Steam Play was introduced as a part of Valve’s Steam storefront in 2010, promising multi-platform versions of games with a single purchase, meaning that players could buy a game once and play it on Windows, macOS, or Linux – provided it had a version available on each platform.
Today, Valve introduced a new version of Steam Play, and it’s growing quite a lot in what it offers. Steam Play now offers the massive Windows library of games to players on Linux; Valve has been working with CodeWeavers for the past two years, developing a modified distribution of Wine, the popular Linux compatibility layer that’s definitely not an emulator.
Proton, as Valve’s modified distribution is called, brings a few gaming-specific improvements to Wine, such as better multi-threaded performance, better fullscreen support, improved game controller support, and the availability of native Steamworks and OpenVR libraries. However, it’s not quite ready for prime time just yet.
At the moment, Steam Play only offers a selection of whitelisted games that Valve has tested to be working adequately:
- Beat Saber
- Bejeweled 2 Deluxe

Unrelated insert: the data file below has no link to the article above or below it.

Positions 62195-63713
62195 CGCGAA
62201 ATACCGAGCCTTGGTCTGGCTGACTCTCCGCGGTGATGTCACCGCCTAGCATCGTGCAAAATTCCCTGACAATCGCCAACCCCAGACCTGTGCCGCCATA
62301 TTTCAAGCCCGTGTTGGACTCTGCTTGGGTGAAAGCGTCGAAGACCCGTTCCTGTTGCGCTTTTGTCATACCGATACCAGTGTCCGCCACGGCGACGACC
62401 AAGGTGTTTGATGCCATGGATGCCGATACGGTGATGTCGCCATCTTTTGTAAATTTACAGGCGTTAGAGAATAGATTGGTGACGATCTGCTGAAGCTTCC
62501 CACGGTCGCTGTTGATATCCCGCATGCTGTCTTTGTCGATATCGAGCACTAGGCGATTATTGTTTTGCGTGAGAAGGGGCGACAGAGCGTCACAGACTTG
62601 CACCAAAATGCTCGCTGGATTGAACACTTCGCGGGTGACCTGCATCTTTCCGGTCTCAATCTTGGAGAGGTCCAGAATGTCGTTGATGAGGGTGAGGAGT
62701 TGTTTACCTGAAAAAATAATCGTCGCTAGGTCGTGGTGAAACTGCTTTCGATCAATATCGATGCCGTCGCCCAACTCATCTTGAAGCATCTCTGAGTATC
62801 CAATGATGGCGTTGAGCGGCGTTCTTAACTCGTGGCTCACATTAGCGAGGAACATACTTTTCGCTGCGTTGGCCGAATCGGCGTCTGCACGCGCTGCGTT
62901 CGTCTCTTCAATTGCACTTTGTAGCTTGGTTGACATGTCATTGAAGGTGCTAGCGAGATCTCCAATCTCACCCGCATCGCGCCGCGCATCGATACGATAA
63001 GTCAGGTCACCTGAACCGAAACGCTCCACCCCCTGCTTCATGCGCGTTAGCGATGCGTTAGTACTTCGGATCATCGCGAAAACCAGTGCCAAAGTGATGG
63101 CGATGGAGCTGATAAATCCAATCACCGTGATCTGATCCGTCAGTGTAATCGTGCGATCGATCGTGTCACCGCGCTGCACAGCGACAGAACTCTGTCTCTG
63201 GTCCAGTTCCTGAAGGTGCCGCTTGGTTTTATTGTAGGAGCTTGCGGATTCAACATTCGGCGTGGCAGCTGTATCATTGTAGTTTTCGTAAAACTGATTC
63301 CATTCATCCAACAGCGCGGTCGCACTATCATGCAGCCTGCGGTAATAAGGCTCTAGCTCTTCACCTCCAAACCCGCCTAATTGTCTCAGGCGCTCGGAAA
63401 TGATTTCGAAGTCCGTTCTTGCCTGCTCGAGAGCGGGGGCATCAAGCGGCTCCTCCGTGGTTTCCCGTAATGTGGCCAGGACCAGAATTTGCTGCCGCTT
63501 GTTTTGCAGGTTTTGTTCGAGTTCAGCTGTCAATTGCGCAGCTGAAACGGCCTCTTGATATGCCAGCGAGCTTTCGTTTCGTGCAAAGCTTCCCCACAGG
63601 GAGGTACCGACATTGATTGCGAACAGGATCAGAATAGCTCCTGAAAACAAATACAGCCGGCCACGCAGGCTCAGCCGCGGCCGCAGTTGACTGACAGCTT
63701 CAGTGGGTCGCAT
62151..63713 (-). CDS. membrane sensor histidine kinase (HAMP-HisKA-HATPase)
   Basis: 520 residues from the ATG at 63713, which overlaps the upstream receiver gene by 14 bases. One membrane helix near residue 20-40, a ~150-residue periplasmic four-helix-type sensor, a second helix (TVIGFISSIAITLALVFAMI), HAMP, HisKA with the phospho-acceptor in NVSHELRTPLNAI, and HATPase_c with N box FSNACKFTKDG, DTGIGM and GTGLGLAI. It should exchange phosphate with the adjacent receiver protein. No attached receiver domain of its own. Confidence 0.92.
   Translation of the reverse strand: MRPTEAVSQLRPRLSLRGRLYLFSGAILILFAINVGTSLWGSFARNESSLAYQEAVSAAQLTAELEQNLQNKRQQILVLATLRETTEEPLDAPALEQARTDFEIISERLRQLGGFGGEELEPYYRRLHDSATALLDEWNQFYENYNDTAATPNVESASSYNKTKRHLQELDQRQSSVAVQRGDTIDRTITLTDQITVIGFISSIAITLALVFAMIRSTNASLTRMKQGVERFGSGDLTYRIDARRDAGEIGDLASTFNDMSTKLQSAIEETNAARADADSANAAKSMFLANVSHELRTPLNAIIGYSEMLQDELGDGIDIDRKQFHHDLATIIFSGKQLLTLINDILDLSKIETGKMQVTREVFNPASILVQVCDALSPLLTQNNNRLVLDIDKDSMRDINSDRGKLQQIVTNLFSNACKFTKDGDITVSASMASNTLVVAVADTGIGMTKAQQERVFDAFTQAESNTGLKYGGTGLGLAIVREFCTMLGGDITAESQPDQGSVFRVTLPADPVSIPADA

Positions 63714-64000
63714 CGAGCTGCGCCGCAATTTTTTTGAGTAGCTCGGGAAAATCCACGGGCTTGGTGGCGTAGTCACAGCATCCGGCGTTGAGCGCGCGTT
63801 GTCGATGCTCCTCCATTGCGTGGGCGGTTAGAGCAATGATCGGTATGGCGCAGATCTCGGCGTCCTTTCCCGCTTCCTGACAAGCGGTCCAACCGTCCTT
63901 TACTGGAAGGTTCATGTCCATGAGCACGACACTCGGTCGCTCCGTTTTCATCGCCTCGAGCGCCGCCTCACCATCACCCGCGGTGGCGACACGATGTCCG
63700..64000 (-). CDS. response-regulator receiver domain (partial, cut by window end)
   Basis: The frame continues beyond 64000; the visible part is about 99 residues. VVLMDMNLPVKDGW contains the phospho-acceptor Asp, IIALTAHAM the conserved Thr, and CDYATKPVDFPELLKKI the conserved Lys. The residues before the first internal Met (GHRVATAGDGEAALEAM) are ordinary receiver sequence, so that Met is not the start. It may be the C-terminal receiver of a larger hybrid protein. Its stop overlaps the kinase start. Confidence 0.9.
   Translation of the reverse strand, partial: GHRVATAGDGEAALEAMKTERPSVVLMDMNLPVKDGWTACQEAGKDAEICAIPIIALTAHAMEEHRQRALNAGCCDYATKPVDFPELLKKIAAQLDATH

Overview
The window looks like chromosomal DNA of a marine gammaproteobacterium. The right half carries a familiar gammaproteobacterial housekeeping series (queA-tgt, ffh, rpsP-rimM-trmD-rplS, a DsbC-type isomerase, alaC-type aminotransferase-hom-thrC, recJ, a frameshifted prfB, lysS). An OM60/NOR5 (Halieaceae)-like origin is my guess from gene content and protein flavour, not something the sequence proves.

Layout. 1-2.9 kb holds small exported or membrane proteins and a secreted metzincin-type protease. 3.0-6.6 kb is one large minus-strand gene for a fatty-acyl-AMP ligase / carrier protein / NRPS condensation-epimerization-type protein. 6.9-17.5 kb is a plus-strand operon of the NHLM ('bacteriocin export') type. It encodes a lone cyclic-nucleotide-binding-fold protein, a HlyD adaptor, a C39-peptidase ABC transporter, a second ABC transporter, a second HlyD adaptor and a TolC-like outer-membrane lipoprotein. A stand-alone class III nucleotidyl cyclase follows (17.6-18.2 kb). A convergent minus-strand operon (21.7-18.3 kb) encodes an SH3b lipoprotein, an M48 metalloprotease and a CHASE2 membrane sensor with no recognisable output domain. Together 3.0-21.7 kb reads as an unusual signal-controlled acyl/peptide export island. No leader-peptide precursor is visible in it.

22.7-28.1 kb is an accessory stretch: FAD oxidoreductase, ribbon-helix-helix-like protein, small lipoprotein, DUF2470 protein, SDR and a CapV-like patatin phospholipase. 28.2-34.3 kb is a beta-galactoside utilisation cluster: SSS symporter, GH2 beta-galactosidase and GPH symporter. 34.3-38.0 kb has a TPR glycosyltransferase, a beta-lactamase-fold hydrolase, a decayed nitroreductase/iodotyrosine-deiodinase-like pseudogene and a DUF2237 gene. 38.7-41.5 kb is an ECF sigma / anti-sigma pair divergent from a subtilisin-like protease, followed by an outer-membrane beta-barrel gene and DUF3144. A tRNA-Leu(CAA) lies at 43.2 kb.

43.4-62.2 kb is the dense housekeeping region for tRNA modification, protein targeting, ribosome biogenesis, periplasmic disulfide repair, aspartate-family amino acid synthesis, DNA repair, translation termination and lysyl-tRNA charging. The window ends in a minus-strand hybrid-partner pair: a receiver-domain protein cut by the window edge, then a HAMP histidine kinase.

- Doki Doki Literature Club!
- DOOM II: Hell on Earth
- DOOM VFR
- Fallout Shelter
- FINAL FANTASY VI
- Geometry Dash
- Google Earth VR
- Into The Breach
- Magic: The Gathering - Duels of the Planeswalkers 2012
- Magic: The Gathering - Duels of the Planeswalkers 2013
- Mount & Blade
- Mount & Blade: With Fire & Sword
- NieR: Automata
- PAYDAY: The Heist
- S.T.A.L.K.E.R.: Shadow of Chernobyl
- Star Wars: Battlefront 2
- Tekken 7
- The Last Remnant
- Tropico 4
- Ultimate Doom
- Warhammer® 40,000: Dawn of War® - Dark Crusade
- Warhammer® 40,000: Dawn of War® - Soulstorm
That’s not a very long list, but Valve says it’s an ongoing effort to try and test more games from its Windows library, and players can vote for their favorite games to be considered for Steam Play testing via Steam’s platform wishlisting feature. As Steam Play is still in beta, these games won’t be advertised compatible on the storefront, and neither will they be offered for purchase on Linux.
Those who can deal with a few issues themselves, however, do have the choice to make available their entire Windows library on Linux, by simply heading to the Steam Play options in their Steam client’s settings and check the ‘Enable Steam Play for all titles’ option. Though, Valve notes that titles that use complex DRM or anti-cheat solutions may not work properly with Proton.
Proton is available on GitHub for those who would like to take a peak under the hood; for those who wish to try it out, being on Steam’s Linux Client’s beta version is a requirement.